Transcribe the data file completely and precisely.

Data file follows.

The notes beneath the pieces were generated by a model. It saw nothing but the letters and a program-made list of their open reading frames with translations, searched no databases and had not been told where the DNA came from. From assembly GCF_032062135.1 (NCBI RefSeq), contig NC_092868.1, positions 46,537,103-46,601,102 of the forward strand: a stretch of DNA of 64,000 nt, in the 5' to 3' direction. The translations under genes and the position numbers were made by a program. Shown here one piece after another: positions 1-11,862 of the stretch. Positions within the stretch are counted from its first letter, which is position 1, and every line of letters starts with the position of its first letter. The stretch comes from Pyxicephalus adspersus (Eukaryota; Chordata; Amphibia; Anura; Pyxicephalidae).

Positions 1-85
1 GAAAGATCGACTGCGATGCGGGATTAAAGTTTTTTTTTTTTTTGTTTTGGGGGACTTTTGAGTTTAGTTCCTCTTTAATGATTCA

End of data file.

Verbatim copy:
The notes beneath the pieces were generated by a model. It saw nothing but the letters and a program-made list of their open reading frames with translations, searched no databases and had not been told where the DNA came from. From assembly GCF_032062135.1 (NCBI RefSeq), contig NC_092868.1, positions 46,537,103-46,601,102 of the forward strand: a stretch of DNA of 64,000 nt, in the 5' to 3' direction. The translations under genes and the position numbers were made by a program. Shown here one piece after another: positions 1-11,862 of the stretch. Positions within the stretch are counted from its first letter, which is position 1, and every line of letters starts with the position of its first letter. The stretch comes from Pyxicephalus adspersus (Eukaryota; Chordata; Amphibia; Anura; Pyxicephalidae).

Positions 1-85
1 GAAAGATCGACTGCGATGCGGGATTAAAGTTTTTTTTTTTTTTGTTTTGGGGGACTTTTGAGTTTAGTTCCTCTTTAATGATTCA